August Bank Holiday (26 August 2019) – also known as the Summer Bank Holiday, this falls on the last Monday of August, except in Scotland when it falls on the first Monday in August. In 1871, Sir John Lubbock introduced the Bank Holidays Act, starting the concept of holidays with pay. He designated four in England, Wales and Northern Ireland, and five in Scotland, including a Summer Bank Holiday.
Escape crowded airports, congested roads and engineering works on the railways with a holiday afloat on the canals. Pottering along at just four miles an hour, soaking up the last of the summer sun, a holiday on Britain’s beautiful waterways is a great way to relax and see the countryside, as well as visit waterside attractions hosting special bank holiday events. For example, setting off from our canal boat hire base at Stockton on the Grand Union Canal in Warwickshire, you can reach moorings close to Warwick Castle in around seven hours, travelling through 20 locks. Over the August bank holiday weekend, Warwick Castle will be hosting its spectacular Dragon Slayer event, with fearless fire jousting, perilous stunt riding and epic battles with live actors, pyrotechnics and fireworks.
St. Andrews Day (30 November) – St Andrew’s Day is a public holiday in Scotland. St Andrew, the patron saint of Scotland, is considered to be Jesus’ first disciple. He was crucified on 30 November 60AD by order of the Roman governor Aegeas. He was tied to an X-shaped cross, represented by the white cross on the Scottish flag, the Saltire. St Andrews Day celebrations have been taking place in Scotland for over a thousand years. Today people celebrate by attending a ceilidh, by eating Cullen skink or lamb and by displaying the flag of St Andrew.
Christmas & New Year – Christmas is both a sacred religious holiday and a worldwide cultural and commercial phenomenon. Christians celebrate 25 December as the anniversary of the birth of Jesus, but celebrating the middle of winter has long been a celebration around the world. For example, in Scandinavia, the Norse celebrated Yule from 21 December, the winter solstice, through January.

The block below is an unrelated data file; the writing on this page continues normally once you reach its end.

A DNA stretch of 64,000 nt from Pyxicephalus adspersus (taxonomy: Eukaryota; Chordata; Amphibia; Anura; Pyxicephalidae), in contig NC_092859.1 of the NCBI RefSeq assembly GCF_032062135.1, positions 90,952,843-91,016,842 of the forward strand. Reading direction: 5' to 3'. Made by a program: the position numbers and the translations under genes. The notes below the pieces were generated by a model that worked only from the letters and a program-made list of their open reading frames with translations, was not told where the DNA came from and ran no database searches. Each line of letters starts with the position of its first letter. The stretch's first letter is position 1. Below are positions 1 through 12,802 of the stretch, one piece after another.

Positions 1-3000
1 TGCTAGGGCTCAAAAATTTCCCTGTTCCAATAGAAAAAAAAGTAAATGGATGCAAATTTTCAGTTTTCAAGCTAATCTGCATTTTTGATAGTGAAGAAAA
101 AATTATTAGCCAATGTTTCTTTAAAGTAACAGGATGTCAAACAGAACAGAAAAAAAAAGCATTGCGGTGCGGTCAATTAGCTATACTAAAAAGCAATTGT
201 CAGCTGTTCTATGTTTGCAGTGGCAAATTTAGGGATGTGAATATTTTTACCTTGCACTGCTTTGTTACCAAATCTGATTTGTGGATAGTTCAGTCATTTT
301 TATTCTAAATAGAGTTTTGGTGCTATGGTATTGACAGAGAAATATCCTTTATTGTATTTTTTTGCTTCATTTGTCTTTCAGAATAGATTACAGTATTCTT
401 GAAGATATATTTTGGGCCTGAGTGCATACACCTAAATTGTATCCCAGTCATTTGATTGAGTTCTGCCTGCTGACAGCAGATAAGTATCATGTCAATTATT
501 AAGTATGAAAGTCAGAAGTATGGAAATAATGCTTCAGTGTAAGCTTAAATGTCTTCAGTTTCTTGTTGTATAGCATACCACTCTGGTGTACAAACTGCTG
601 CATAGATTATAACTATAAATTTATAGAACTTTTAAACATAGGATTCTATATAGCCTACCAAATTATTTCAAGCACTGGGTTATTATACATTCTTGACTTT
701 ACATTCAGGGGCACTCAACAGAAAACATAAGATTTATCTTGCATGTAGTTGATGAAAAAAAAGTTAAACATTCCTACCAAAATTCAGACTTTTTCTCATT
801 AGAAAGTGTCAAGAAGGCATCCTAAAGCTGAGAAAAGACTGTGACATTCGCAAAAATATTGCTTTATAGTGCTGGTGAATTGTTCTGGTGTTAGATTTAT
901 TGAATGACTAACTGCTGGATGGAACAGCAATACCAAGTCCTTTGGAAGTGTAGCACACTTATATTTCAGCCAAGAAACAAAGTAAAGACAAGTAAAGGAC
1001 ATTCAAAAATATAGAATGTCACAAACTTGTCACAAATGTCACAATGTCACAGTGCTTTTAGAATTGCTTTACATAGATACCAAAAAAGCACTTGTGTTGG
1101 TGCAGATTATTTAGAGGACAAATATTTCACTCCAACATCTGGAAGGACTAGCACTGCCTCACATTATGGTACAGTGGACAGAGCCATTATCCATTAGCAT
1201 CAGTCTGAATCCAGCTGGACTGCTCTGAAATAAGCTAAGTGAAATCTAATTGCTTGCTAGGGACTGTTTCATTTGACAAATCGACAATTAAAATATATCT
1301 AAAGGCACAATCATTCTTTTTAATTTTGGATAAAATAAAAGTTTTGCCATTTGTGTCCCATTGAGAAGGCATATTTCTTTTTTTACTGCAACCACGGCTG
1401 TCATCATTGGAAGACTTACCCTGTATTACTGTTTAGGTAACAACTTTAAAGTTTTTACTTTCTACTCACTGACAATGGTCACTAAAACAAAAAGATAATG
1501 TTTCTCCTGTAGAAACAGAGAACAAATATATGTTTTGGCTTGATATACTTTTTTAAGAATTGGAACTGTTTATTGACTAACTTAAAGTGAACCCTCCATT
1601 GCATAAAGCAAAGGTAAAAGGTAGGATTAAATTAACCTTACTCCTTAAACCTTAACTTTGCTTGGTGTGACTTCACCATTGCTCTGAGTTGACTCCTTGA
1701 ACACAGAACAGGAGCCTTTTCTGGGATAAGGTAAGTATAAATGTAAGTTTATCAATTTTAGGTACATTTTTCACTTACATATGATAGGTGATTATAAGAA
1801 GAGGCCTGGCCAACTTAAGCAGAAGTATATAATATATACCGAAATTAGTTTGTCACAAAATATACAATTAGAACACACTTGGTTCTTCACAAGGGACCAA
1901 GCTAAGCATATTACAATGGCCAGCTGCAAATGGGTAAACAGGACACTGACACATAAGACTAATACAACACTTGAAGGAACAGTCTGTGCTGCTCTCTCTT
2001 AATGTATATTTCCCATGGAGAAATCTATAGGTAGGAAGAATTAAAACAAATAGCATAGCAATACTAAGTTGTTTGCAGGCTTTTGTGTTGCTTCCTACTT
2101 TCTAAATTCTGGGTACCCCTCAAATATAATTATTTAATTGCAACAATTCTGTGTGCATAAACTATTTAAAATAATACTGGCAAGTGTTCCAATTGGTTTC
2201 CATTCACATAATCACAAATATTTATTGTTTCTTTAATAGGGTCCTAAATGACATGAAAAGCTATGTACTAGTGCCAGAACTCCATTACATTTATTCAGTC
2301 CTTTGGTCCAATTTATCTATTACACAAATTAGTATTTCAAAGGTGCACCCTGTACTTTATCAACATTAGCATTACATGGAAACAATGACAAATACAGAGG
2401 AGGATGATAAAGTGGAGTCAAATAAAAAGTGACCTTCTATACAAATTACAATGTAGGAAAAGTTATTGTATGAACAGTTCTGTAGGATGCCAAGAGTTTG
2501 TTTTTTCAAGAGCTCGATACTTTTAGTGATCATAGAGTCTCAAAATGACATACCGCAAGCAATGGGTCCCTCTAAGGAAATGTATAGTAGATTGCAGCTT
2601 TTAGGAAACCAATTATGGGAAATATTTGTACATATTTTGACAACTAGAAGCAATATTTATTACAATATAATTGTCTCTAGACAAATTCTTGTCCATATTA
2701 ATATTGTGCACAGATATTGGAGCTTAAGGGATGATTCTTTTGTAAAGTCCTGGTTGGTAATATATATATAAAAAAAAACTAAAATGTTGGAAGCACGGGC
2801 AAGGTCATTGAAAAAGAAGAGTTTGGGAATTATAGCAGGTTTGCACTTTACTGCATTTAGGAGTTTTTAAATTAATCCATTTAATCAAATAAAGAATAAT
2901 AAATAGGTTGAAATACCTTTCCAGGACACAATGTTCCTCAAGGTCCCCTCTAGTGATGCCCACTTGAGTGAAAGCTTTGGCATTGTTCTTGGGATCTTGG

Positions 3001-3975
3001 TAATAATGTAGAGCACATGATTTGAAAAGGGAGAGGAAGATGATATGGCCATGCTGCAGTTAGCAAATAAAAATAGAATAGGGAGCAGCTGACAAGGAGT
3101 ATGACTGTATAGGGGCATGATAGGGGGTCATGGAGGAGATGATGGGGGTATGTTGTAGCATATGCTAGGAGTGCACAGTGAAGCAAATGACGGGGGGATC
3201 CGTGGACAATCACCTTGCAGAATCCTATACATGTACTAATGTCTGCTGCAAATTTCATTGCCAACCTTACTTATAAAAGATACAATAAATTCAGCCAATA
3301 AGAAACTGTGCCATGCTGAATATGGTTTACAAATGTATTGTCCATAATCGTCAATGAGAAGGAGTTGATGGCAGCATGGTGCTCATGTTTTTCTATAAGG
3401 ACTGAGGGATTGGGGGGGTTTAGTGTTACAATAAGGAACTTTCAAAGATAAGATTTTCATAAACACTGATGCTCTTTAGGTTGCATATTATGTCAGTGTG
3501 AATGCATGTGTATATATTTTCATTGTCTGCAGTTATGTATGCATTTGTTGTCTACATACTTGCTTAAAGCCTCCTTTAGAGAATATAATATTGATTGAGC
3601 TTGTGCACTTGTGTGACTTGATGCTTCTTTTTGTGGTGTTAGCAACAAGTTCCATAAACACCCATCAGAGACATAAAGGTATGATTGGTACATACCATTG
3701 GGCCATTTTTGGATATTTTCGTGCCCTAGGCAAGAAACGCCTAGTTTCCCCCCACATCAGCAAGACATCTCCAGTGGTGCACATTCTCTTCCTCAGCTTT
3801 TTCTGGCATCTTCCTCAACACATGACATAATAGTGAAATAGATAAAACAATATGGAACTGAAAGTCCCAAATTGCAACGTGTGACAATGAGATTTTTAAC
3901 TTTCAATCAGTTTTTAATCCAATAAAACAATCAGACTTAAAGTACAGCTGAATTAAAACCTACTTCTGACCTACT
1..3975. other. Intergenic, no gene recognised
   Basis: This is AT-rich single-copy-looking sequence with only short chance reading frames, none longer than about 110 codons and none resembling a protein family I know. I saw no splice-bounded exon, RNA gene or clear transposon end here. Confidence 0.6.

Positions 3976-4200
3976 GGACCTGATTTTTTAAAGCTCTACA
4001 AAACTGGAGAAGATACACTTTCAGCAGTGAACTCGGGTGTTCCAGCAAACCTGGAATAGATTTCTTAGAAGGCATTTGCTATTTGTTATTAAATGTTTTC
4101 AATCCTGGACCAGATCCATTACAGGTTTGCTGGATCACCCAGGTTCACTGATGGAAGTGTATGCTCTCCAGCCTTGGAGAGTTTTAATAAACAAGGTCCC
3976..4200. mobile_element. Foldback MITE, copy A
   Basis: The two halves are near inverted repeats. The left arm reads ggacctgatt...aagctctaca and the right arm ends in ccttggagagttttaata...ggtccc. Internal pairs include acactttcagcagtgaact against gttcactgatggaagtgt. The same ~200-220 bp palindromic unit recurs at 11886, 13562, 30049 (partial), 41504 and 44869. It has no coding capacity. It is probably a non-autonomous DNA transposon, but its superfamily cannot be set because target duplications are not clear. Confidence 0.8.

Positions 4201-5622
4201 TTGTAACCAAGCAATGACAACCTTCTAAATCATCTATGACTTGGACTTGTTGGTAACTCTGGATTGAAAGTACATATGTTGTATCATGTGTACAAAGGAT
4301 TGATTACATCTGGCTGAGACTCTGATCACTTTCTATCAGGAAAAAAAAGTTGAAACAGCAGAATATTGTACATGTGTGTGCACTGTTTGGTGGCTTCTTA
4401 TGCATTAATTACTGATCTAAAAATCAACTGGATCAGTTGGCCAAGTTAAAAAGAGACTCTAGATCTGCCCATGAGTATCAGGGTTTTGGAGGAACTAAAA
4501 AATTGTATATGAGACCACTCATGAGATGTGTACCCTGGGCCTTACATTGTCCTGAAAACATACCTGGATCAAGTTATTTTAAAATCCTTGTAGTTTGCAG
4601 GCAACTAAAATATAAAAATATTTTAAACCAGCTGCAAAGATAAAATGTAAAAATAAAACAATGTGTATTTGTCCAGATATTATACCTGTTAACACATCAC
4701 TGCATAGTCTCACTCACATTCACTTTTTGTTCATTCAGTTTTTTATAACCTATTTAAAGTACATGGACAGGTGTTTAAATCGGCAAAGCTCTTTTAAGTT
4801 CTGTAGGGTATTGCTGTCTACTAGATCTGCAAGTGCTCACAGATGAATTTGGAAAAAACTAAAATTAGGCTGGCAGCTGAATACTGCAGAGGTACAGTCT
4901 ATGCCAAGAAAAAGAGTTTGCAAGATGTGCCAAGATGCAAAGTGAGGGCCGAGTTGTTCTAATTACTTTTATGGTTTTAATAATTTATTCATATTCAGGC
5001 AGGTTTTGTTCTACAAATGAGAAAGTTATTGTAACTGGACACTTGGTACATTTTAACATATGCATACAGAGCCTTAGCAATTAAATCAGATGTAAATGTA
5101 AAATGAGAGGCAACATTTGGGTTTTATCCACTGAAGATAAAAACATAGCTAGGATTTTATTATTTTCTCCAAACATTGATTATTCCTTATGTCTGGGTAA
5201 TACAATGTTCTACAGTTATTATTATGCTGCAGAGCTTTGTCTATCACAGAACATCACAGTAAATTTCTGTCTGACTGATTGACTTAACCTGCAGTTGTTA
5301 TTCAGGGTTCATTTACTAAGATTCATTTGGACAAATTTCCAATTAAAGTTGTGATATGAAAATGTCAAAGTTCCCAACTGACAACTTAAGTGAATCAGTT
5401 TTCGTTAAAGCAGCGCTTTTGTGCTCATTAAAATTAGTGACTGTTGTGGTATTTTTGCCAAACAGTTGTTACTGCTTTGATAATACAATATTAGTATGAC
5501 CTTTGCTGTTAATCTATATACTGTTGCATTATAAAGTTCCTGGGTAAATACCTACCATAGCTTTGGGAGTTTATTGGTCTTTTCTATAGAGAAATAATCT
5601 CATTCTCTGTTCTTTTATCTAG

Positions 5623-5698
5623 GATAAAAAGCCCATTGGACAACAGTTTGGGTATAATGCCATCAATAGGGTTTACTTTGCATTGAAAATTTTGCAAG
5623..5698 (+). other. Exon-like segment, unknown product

Festivals and celebrations marking the beginning of the calendar have been around for thousands of years. Some are linked to agricultural or astronomical events. In Egypt for example, the year began with the annual flooding of the Nile, which coincided with the rising of the star Sirius.
Britain’s canals can offer a great antidote to the hustle and bustle of Christmas. We offer winter cruising* from four of our bases, giving you the chance to enjoy cosy evenings afloat, visit waterside pubs with roaring log fires, and wake-up to frosty towpaths and crisp clean air.
Whether it’s a snug boat for two or a family break for ten, celebrating Christmas or New Year afloat offers a great getaway. It’s free to moor almost anywhere on the network, so a narrowboat could provide the perfect base to enjoy new year celebrations in waterside towns and cities like Birmingham or Stratford upon Avon.
All our boats have central heating, hot water, televisions and DVD players. Some also have multi-fuel stoves. So, whatever the weather, it’s always nice and cosy on board.
*Winter cruising routes can be affected by stoppages and closures as a result of winter maintenance work
This Mother’s Day (11 March 2018), why not spoil your Mum with a relaxing day on the water, enjoying a picnic afloat or pub lunch along the way.
Anglo Welsh offers day boat hire from five of its bases, from just under £10 per person. Full tuition is included, so if you’re new to canal boating, you can get the hang of steering, mooring up and working the locks.